After the last one was installed, we gathered back at the Sculpture deck for some final photos.  Energy was low.

They rallied for this one and then we locked up and headed for LaHa for a late dinner.  I'm told some of them slept most of the next day.  

One of the Deathmatch traditions that has developed over the last couple of years is the Official Sculpture Deathmatch Portrait.  After taking some iPhone close up pics of each team member to post on Instagram, I'll use downtime throughout the day to do some quick sketches of the Deathmatchers on scraps of paper and matboard found in the studio.  This year I thought I'd skip it because there were so many faces involved but this almost led to a riot.  So I sucked it up and found a piece of plywood and got to work.  The day was busy and people tend to get upset when you screw up their likeness, so it was slow going.  I think I got 3.5 faces done during the Deathmatch.  I was told I had to finish it, so I used some office hours the following week to add more faces.  I still screwed up some of the faces but for the most part there were parts of each soul on the board.  Then I decided to add Sabrina and me since I didn't nail her likeness last year when she participated.  This is the finished official portrait for 2018.  It's no Barack and Michelle, but it's not bad.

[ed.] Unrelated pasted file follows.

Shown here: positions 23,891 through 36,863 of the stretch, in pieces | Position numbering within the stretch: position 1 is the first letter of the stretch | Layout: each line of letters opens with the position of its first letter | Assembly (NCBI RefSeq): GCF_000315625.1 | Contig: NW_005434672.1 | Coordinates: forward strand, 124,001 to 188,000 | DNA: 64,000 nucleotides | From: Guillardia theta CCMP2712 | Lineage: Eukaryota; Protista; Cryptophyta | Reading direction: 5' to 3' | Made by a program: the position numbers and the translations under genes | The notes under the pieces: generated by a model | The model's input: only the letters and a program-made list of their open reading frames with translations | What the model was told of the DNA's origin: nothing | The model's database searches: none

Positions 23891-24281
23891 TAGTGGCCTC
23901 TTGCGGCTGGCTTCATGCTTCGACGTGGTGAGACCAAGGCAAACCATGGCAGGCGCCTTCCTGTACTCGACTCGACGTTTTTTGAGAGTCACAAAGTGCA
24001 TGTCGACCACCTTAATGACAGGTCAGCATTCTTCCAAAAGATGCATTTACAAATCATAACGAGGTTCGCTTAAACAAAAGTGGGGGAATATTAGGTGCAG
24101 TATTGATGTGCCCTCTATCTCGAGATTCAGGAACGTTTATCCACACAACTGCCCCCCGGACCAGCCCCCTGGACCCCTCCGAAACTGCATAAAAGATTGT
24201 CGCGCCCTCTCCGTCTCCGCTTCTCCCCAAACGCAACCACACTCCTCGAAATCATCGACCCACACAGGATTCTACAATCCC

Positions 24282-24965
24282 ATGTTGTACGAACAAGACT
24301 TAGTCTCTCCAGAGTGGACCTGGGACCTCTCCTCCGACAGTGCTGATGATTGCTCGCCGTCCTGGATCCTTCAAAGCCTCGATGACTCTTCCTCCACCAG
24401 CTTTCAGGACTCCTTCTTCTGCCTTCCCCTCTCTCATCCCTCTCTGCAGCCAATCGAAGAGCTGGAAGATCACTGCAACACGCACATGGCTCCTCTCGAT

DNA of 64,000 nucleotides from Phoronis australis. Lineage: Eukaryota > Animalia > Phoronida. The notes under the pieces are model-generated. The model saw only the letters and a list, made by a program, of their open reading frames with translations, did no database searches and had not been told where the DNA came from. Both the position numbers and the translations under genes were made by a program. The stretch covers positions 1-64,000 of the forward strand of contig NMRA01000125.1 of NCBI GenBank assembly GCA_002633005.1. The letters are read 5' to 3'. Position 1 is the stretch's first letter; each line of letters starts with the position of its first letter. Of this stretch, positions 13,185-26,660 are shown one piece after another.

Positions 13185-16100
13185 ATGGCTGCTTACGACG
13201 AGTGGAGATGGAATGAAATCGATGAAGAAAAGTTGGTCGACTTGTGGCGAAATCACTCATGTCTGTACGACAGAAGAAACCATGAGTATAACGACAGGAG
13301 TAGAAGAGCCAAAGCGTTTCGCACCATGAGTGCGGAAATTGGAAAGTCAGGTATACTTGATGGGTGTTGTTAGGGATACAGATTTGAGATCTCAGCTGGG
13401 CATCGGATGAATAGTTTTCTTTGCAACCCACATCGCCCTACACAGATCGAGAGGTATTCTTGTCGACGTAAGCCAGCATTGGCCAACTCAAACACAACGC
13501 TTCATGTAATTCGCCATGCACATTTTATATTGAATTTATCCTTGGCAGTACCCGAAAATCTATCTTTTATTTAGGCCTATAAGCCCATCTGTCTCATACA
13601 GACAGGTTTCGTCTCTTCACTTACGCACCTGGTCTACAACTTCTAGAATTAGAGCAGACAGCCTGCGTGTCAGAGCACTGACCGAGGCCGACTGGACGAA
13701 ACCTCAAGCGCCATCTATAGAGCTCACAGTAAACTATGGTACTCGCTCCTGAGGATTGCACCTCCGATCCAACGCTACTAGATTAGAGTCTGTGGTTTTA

Back to our story...

 In the daylight of Sunday we could see what was created.  Team Skeletor's steel forms.

 Team $30 or Less's dragon bench.

 Team B&B Barbies' steel and plastic forms.

Voting for the winner of the Sculpture Deathmatch is always done by popular vote.  This year we returned to Instagram for voting on the LanderVisualArt account.  Anyone in the world could vote by liking the image of the team's sculpture.  You could vote for one, two or all three of the sculptures.  When the votes were counted it was Team Skeletor who came out on top.  Drayton, Katherine and Hannah will be immortalized when they sign the Sculpture Deathmatch Flag to be displayed throughout the academic year in the sculpture studio.  

Each team and each student who finished the day has a lot to be proud of.  All three teams met the goal of designing, creating and installing an outdoor public sculpture within 12 hours.  Each individual made me proud by giving their best and working hard all day.  These are my people.  

Special thanks to the entire Art Department for allowing me to do this ridiculous thing each year.  Thanks to each member of our art family who came out to heckle, snack and work on projects in the sculpture studio just to be a part of the fun.  Thanks to Daniel Sorrow, art teacher at Laurens High School and to Adri Jordan, art teacher at Clinton High School for coming out to visit and watch the Deathmatch.  Thanks to Spencer and Sabrina for helping me keep it all under control.  And thanks to every person who voted.  We'll look forward to doing it all again next year.